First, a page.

Should L.A. Students Have to Submit to Random Searches?
Oct 27, 2017
Kalyn Johns is a 16-year-old junior at Dorsey High School. At least three times since her freshman year, the AP student says, security guards at the school have interrupted while a class of hers was in session and called her and other students into the hallway for a random search. They passed a handheld metal detector known as a wand over her backpack and pockets, and then dug through her backpack in search of contraband.
"They don’t find what they’re looking for, like drugs or weapons or anything," she says, "so they take my personal belongings and throw them away, and I think that’s unacceptable.
LA School Report
High school student wants LAUSD to end random searches for weapons
Oct 23, 2017
At some schools about a dozen times a day, school deans and security walk into LAUSD classrooms and pick out five students to conduct a “random” search. They take us out of class and into the hallway where they go through our belongings. We are told they are searching us for weapons, but they frequently take our classroom supplies like Wite-Out and highlighters. This is a random search…except they are not random..
Maestros y alumnos se quejan de los registros al azar en las escuelas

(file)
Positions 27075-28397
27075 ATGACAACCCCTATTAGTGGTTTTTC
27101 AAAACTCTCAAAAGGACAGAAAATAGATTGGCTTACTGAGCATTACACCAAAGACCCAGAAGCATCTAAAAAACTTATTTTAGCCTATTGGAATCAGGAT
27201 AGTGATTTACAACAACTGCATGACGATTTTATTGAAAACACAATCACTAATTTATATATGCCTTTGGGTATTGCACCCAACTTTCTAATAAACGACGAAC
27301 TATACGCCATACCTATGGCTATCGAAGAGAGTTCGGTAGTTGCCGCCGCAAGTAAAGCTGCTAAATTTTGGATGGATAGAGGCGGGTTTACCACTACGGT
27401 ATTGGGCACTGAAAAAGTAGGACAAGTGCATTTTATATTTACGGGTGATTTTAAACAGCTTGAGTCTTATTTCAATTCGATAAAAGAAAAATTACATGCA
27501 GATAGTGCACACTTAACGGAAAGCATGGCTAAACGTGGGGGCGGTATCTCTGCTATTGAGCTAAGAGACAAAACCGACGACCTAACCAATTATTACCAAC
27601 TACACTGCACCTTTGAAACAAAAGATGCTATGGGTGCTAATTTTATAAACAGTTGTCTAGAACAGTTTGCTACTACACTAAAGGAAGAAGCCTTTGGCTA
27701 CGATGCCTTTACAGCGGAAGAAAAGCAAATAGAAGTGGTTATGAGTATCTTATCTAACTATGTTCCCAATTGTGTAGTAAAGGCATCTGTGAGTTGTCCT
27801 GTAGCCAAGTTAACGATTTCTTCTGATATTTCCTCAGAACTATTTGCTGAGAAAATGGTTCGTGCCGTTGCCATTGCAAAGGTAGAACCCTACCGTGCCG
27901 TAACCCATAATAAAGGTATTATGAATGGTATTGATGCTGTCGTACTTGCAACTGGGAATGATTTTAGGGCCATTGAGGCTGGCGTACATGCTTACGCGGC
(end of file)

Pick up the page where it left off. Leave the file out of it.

Oct 25, 2017
Maestros, estudiantes y miembros de la comunidad llegaron a la sede del Distrito Escolar Unificado de Los Ángeles (LAUSD) el martes por la tarde para demostrar su oposición a la política de “búsqueda al azar de detectores de metales” durante el tiempo de comentarios públicos.
The LAUSD’s Multi-Million Dollar Police State: End Random Searches Now
Oct 22, 2017
It’s Thursday morning and a line of students snakes out of the door of an English classroom and into the breezeway of a South Los Angeles high school. Their backpacks have been dumped on the ground and wrenched open, notebooks spilling out underfoot as school security personnel pace around the students barking out orders. A “random” mandatory search has begun, and students mill about agitated, rousted from instruction for a virtual “perp” roundup that wouldn’t be out of place on an A&E reality cop show.